Suggested solutions: A formal risk assessment will be essential here, to identify the hazards, and then to find solutions to minimize or preferably eliminate the potential for these hazards leading to injury.
There will be particular concern regarding liability for any injury caused to walkers and others not taking part in your activity. Much of this risk may be reduced by the use of suitable warning signs placed by your group on the entry points into the area and on paths in the vicinity of the site / trail.
In addition, use of your jumpsite / downhill features by riders not part of your group may lead to injury for which you and the landowner may be regarded as partly responsible.
You may have to enter a management agreement with the owner, in which your group accepts some responsibility for the management of activities on the site. This may have insurance implications. It is also important that the hazards associated with all built features should be obvious to any less skilled mountainbikers who may injure themselves through finding themselves on a feature well beyond their ability to ride.
- Concern 3: Unregulated Expansion. Often there is a feeling that if an activity is allowed on a controlled basis, that the use may spiral out of control, and become difficult to manage, or that some riders will be tempted to expand the sites by straying into “virgin” areas of land.Suggested solutions: You may need to agree to limit the numbers using the site, and to avoid publicizing the site on the Internet or through the usual grapevine of on line forums, cycle shops and newsletters.
It may also be necessary to agree to the use of a designated area only, and use natural barriers such as scrub or fallen branches to deter riders from moving out of the agreed area.
- Concern 4: Damage to trees or crops.Felling trees and clearing crops or undergrowth by your group will certainly not be appreciated by the landowner, who may well see this activity having an effect on his future profits! He will also be working in the area from time to time to undertake tree management, including weeding, thinning unwanted trees, harvesting and restocking, and may be concerned that your construction and riding activities will get in the way of his operations.Suggested solution: It will be necessary to agree that the site will be unavailable for use by cyclists when forestry operations are being undertaken. A communication process between the landowner / land manager and the group leader, and between the group leader and the group will need to be arranged.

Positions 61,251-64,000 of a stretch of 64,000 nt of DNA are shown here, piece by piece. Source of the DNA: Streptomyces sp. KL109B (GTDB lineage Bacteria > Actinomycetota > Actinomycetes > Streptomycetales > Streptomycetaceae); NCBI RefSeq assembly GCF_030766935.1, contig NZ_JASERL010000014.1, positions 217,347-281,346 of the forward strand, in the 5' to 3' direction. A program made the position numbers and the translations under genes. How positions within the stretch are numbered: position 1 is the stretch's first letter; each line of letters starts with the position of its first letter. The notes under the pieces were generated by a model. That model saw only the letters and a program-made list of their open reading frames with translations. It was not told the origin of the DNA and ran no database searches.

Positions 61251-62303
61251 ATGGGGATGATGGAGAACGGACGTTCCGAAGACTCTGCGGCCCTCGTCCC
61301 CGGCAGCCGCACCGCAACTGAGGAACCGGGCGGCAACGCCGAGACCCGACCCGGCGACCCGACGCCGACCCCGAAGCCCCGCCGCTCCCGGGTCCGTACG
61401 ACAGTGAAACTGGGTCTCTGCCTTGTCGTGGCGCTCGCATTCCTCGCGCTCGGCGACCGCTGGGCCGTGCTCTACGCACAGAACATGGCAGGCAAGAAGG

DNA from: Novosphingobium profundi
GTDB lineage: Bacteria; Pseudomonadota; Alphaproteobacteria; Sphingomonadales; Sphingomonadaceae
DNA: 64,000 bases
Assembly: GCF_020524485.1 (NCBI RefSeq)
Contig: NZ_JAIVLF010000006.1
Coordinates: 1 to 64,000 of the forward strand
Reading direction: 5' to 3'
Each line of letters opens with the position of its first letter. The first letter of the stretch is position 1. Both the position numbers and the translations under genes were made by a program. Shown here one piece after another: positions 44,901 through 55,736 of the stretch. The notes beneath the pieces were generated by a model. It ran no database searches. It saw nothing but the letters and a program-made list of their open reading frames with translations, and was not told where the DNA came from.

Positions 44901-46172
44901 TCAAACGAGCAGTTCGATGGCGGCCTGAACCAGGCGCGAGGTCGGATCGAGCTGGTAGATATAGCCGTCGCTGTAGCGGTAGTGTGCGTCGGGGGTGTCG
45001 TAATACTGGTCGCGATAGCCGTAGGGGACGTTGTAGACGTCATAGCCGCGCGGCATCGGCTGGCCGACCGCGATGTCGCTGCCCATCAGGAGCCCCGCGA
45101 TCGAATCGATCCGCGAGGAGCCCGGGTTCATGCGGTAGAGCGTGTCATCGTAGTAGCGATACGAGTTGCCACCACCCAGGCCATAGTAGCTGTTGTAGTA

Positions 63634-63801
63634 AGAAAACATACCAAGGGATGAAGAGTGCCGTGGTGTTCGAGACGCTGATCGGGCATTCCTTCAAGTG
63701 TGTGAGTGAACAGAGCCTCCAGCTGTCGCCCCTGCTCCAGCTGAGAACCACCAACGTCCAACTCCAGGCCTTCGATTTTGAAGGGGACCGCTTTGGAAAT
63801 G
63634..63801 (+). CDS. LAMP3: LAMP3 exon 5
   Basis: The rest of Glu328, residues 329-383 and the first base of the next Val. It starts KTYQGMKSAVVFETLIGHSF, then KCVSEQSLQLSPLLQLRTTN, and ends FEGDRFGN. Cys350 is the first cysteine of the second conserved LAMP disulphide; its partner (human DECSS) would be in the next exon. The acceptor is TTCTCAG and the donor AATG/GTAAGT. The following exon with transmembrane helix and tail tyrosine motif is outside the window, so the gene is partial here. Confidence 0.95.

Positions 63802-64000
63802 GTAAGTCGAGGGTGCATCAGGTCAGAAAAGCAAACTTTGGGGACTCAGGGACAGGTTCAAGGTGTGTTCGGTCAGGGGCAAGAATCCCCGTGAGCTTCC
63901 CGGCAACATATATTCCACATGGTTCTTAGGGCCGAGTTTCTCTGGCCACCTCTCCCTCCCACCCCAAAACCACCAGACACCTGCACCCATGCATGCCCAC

- Concern 5: Effects on game shooting. You may feel that rearing pheasants, grouse and other game birds before going out and shooting them is an odd sort of pastime – but many landowners derive considerable income from these activities. Their gamekeepers are often pretty tough characters – you meddle with them at your peril…The predominant activity in lowland woodlands is likely to be pheasant shooting, with possible implications for pheasant rearing in addition to the actual days of the shoots.
Suggested solution:Find out if the area is used for shooting. Some landowners may restrict access during sensitive times of the year. These are normally end July to end September near any rearing pens, and October to end January for the days of the shoots, when it may be necessary to agree not to ride. Riding may need to be restricted to daylight hours only in order to avoid disturbing roosting birds which may then roost on the ground and become an easy victim for the local foxes.
- Concern 6: Conflict with walkers or horseriders. Walkers and horseriders may use public footpaths or bridleways on or near to the site, or non statutory paths that are used on a permissive or casual basis.Suggested solutions: Locate your jumpsite in areas that avoid using or crossing paths. If the site cannot avoids all such paths then ensure the sightlines are really good so that riders can see walkers, and walker can see riders. When designing a trail network, avoid using paths which are popular with walkers or horseriders.